Nature 455, 96-99 (4 September 2008) | doi:10.1038/nature07087
Multimodal warning signals for a multiple predator world
John M. Ratcliffe1,3 & Marie L. Nydam2,3
1. Center for Sound Communication, Institute of Biology, University of
Southern Denmark, DK-5230 Odense M, Denmark
2. Department of Ecology and Evolutionary Biology, Cornell University,
Ithaca, New York 14853, USA
3. These authors contributed equally to this work.
Correspondence and requests for materials should be addressed to M.L.N. (Email:
or J.M.R. (Email:
Aposematism is an anti-predator defence, dependent on a predator's ability to
associate unprofitable prey with a prey-borne signal1. Multimodal signals
should vary in efficacy according to the sensory systems of different
predators; however, until now, the impact of multiple predator classes on the
evolution of these signals had not been investigated2, 3. Here, using a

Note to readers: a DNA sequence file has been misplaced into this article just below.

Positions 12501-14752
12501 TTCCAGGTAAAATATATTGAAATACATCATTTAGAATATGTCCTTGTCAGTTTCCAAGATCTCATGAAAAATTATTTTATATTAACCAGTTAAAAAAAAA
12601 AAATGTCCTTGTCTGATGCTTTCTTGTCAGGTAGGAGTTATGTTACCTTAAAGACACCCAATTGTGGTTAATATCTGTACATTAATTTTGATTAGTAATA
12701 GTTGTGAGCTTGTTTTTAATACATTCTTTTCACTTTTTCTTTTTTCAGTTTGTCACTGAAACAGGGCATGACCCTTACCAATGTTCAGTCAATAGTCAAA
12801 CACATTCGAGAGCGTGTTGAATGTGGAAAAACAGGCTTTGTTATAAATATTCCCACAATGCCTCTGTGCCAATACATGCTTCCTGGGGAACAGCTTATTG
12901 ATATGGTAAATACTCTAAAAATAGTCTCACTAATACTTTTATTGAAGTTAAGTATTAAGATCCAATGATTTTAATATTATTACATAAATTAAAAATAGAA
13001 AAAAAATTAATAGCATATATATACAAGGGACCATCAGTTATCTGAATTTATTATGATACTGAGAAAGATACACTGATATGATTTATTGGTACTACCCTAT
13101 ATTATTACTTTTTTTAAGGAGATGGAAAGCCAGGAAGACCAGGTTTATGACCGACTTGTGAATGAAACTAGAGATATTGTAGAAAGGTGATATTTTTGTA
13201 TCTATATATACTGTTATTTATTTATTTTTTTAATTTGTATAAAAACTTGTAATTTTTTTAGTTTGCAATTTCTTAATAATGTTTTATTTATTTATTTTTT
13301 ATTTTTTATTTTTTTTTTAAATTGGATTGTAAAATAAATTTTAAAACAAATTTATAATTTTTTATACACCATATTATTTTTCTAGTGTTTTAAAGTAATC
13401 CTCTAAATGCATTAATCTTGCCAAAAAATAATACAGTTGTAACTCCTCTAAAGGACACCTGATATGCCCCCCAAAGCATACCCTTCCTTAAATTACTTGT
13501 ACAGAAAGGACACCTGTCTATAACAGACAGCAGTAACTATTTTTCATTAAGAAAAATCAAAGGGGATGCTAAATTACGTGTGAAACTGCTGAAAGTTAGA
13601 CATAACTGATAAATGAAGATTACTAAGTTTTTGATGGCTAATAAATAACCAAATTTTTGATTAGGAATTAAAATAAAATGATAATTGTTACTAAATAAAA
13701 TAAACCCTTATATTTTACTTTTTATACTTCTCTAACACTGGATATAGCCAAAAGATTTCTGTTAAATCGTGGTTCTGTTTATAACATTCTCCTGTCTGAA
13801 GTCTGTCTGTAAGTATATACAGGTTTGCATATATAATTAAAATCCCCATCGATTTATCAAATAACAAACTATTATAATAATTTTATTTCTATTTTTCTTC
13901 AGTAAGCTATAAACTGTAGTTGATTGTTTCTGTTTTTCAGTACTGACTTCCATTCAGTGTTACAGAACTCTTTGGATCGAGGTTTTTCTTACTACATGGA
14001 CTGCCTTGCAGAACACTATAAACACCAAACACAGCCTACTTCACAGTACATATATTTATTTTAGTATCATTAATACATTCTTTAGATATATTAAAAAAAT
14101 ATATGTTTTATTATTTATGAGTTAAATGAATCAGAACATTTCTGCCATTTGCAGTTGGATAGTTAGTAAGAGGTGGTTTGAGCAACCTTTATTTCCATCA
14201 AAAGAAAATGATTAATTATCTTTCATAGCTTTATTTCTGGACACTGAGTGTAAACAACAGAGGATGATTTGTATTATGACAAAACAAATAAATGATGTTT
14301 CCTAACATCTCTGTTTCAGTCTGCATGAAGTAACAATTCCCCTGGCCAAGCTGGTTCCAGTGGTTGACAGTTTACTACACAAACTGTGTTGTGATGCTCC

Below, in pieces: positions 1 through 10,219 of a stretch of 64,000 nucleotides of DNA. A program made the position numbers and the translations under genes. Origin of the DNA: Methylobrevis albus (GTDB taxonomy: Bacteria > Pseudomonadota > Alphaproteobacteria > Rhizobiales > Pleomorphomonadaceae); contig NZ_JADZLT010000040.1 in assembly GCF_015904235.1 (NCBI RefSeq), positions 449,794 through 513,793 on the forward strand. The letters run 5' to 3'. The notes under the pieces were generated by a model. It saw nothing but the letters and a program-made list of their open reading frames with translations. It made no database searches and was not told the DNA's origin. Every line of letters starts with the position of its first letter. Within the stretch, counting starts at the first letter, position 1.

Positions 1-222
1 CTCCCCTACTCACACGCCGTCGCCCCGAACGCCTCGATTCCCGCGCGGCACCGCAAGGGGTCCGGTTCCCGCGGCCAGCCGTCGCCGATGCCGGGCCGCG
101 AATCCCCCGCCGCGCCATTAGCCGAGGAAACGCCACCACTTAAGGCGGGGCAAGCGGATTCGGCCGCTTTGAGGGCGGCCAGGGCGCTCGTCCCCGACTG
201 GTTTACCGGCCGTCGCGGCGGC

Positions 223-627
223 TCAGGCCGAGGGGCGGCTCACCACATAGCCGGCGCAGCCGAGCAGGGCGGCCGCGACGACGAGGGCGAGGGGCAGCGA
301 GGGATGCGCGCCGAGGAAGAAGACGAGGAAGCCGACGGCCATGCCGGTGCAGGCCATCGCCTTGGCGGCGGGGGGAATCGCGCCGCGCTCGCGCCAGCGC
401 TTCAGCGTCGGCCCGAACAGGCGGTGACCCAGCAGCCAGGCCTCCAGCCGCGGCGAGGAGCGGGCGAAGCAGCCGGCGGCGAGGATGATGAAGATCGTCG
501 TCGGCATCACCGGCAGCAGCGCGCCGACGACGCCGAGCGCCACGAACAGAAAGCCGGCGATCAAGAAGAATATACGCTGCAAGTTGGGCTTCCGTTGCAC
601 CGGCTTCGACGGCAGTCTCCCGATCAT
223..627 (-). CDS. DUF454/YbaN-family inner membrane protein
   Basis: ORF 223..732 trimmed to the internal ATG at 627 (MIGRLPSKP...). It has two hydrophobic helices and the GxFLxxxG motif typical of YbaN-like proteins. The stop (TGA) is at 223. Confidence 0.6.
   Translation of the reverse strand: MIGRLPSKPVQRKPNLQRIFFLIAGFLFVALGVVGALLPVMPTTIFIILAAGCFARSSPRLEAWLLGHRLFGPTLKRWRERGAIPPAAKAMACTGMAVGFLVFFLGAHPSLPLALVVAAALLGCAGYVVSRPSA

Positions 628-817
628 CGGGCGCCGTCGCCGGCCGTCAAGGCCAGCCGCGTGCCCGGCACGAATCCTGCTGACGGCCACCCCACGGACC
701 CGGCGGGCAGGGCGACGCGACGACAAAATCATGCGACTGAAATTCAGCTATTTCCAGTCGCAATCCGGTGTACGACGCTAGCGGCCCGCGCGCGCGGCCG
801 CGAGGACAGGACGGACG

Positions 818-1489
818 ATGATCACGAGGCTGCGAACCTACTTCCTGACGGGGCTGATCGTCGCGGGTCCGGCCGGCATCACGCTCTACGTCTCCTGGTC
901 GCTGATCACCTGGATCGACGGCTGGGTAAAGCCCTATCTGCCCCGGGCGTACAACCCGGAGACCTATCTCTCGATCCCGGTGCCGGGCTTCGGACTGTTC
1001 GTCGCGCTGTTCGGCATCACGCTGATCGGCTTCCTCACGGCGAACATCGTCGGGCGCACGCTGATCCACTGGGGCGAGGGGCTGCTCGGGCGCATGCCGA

community-level molecular phylogeny to generate phylogenetically independent
contrasts, we show that warning signals of tiger moths vary according to the
seasonal and daily activity patterns of birds and bats—predators with divergent
sensory capacities. Many tiger moths advertise chemical defence4, 5 using
conspicuous colouration and/or ultrasonic clicks3, 6. During spring, when birds
are active and bats less so, we found that tiger moths did not produce
ultrasonic clicks. Throughout both spring and summer, tiger moths most active
during the day were visually conspicuous. Those species emerging later in the
ason produced ultrasonic clicks; those that were most nocturnal were visually
cryptic. Our results indicate that selective pressures from multiple predator
classes have distinct roles in the evolution of multimodal warning displays now
effective against a single predator class. We also suggest that the evolution
of acoustic warning signals may lack the theoretical difficulties associated
with the origination of conspicuous colouration.
XIAO, Jianqiang, Ph.D.
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